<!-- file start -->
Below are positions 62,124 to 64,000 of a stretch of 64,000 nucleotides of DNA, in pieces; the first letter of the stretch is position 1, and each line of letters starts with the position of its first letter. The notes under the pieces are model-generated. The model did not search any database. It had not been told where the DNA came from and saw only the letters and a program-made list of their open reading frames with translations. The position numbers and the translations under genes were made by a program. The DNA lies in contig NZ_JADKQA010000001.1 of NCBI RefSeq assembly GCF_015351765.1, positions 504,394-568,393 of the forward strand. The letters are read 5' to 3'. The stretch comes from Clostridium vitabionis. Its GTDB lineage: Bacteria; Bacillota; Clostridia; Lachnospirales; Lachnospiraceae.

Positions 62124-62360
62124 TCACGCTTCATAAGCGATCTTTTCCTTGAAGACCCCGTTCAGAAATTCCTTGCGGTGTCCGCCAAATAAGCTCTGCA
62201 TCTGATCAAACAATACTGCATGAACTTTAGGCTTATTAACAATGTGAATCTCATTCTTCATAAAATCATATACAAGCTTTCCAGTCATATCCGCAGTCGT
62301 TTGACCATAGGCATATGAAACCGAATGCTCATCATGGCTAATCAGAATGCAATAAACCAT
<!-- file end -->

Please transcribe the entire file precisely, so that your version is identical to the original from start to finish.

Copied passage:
Below are positions 62,124 to 64,000 of a stretch of 64,000 nucleotides of DNA, in pieces; the first letter of the stretch is position 1, and each line of letters starts with the position of its first letter. The notes under the pieces are model-generated. The model did not search any database. It had not been told where the DNA came from and saw only the letters and a program-made list of their open reading frames with translations. The position numbers and the translations under genes were made by a program. The DNA lies in contig NZ_JADKQA010000001.1 of NCBI RefSeq assembly GCF_015351765.1, positions 504,394-568,393 of the forward strand. The letters are read 5' to 3'. The stretch comes from Clostridium vitabionis. Its GTDB lineage: Bacteria; Bacillota; Clostridia; Lachnospirales; Lachnospiraceae.

Positions 62124-62360
62124 TCACGCTTCATAAGCGATCTTTTCCTTGAAGACCCCGTTCAGAAATTCCTTGCGGTGTCCGCCAAATAAGCTCTGCA
62201 TCTGATCAAACAATACTGCATGAACTTTAGGCTTATTAACAATGTGAATCTCATTCTTCATAAAATCATATACAAGCTTTCCAGTCATATCCGCAGTCGT
62301 TTGACCATAGGCATATGAAACCGAATGCTCATCATGGCTAATCAGAATGCAATAAACCAT